Medicare Companies Use Sick Marketing Practices, Federal Audit Finds

A federal audit of Medicare coverage by brand-name insurance companies found a pattern of wrongly denied claims and deceptive marketing practices, NYT reports. In some cases, salesmen would show up at elderly folk’s doors and say the President sent them, or that they’re from Medicare. In others, telemarketers call and say they’re from Medicare and the person will lose their benefits if they don’t enroll in the telemarketer’s plan. Our country’s healthcare system is on life support and we’re not sure what will fix it. Perhaps an appetite for more oversight, audits and fines for misbehaving companies would do the trick.

Medicare Audits Show Problems in Private Plans [NYT via Consumer World Blog]


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  1. IRSistherootofallevil says:

    I’d be suspicious of anyone who claims the president sent them. I’d demand ID and then refuse entry. The government itself is a broken system, what we need is more lawsuits.

  2. JKinNYC says:

    @IRSistherootofallevil: But you’re not 80 and you weren’t born before your house had a TV. The elderly are exceptionally vulnerable to this.

  3. IRSistherootofallevil says:

    Well they need to live with more skepticism. The world has gotten a lot more fucked up since they were 25.

  4. IRSistherootofallevil says:

    I’m sorry, that came out like I’m blaming the victims. What we need is more lawsuits. Lawsuits for something with the word “predatory” in them.

  5. bohemian says:

    I looked into the medicare options last year. A friend became eligible so the subject came up.

    Your options are the basic coverage run by the gubmint or one of the private company medicare programs that cover more but might also cost a bit.

    Why are these people allowed to do this kind of thing in a government program?

    Probably the same reason the CEO of Sallymae is one of the highest paid in the country and profits off of the student loan sector were outpacing any other investment last year.

    Our government needs a really good cleaning.

  6. Lordstrom says:

    What we need is to dismantle medicare and create an open marketplace across state lines. That way there is competition and accountability. It’s time to fire the government.

  7. polyeaster says:

    I work for a Medicare contractor, and I do occasionally talk to people. In my experience, the folks who call claiming that beneficiaries will lose their benefits are normally just scammers, not actual Medicare plans. I normally advise people that they should call 1-800-MEDICARE to verify plan veracity, not to let people who they don’t know into their homes. Unfortunately, a number of people still let people into their homes, sign all kinds of paperwork they don’t understand, and later contact Medicare to see if that was a good idea. There may be some deceptive marketing practices out there, but IMO, at a certain point we just have to educate seniors about this the same way we educate children not to get in strangers’ cars, or talk to people they don’t know.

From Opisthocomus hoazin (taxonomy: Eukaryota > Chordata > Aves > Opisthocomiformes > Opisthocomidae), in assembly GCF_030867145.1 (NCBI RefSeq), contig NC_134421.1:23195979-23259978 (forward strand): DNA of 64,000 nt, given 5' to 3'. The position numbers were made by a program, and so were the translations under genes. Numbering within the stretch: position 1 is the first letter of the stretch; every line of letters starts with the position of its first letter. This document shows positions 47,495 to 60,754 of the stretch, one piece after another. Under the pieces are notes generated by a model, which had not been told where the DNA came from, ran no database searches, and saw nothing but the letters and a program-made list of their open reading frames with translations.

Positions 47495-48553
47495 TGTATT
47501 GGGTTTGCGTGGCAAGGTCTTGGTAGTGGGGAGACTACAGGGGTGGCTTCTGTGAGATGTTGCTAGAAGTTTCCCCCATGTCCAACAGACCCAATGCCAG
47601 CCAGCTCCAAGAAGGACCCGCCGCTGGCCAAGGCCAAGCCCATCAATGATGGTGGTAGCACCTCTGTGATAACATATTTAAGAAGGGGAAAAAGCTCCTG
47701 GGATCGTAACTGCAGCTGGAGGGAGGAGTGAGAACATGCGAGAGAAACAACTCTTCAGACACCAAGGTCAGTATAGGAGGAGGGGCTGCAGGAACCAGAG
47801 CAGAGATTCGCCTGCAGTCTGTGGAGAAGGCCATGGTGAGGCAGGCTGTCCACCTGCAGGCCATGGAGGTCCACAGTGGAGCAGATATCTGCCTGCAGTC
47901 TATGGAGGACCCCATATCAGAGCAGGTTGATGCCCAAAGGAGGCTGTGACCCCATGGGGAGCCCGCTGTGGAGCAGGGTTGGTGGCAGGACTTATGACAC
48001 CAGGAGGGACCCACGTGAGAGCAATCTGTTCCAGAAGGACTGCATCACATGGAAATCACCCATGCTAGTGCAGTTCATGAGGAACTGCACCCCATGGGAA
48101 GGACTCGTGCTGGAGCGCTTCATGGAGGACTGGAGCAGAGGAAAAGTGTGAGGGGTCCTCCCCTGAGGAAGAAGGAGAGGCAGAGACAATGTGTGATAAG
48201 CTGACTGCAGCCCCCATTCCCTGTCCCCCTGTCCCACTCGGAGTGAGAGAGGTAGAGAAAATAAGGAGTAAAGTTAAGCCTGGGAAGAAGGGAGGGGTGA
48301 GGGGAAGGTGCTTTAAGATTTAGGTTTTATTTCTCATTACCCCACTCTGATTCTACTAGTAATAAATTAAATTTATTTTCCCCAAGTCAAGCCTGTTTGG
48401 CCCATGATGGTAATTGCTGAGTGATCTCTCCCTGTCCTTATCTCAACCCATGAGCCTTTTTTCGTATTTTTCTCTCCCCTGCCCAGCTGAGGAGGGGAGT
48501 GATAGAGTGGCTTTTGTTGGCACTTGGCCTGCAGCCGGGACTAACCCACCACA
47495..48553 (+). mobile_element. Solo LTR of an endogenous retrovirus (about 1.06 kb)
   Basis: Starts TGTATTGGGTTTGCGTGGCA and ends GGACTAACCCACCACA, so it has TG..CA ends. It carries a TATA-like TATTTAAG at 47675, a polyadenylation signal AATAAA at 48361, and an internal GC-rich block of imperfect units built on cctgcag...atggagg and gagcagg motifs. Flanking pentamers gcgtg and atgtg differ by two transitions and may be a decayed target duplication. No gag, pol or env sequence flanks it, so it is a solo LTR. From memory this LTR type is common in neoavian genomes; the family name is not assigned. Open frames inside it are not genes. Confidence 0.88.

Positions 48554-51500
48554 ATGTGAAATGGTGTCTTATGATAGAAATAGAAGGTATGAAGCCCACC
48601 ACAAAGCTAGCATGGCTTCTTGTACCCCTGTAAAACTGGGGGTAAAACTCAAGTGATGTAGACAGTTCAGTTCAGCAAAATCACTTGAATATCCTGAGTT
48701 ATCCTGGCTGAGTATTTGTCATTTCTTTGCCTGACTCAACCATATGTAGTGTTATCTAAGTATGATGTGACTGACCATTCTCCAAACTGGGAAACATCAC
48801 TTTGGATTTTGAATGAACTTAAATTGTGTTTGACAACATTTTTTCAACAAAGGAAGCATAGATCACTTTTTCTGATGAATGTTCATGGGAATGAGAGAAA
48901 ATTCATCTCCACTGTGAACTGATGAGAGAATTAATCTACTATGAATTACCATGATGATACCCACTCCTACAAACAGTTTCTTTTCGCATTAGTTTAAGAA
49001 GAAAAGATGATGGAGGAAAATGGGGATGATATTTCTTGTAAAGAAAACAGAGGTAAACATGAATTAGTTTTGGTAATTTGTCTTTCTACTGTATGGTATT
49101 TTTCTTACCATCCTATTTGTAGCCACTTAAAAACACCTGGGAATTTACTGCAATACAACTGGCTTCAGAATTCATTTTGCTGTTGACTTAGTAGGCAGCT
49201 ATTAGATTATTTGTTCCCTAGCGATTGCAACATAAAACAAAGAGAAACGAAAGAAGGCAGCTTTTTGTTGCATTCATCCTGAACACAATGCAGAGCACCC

8. vanillabean says:

    My gram goes to a senior center and there’s all kinds of counseling about phishing and scams such as this. It’s all well and good but the thing is that when your brain starts to go you can really get screwed.

  9. dregina says:

    The problem with having marketplace competition for healthcare is that the way that the publicly owned providers make money is by spending as little money as possible on their clients. I’m all for “firing the government” in a lot of areas, but I see healthcare as being akin to the police, or the fire department – the profit motive shouldn’t be applied to life or death needs.

  10. polyeaster says:

    Yeah…unfortunately that’s correct. That’s why I plan to stay in my parents’ lives actively when they begin to fail, to try and avoid some of that.

  11. Hambriq says:

    Our country’s healthcare system is on life support and we’re not sure what will fix it. Perhaps an appetite for more oversight, audits and fines for misbehaving companies would do the trick.

    I don’t really think that is going to help. The practices described in this article are reprehensible, but they aren’t really contributing to the bigger problem. Fining shady insurance companies like this is admirable from an ethical standpoint, but let’s not kid ourselves. It’s not going to make health care any less expensive. Because after you strip away all the politicizing of the issue, it comes down to this: Quality health care is expensive.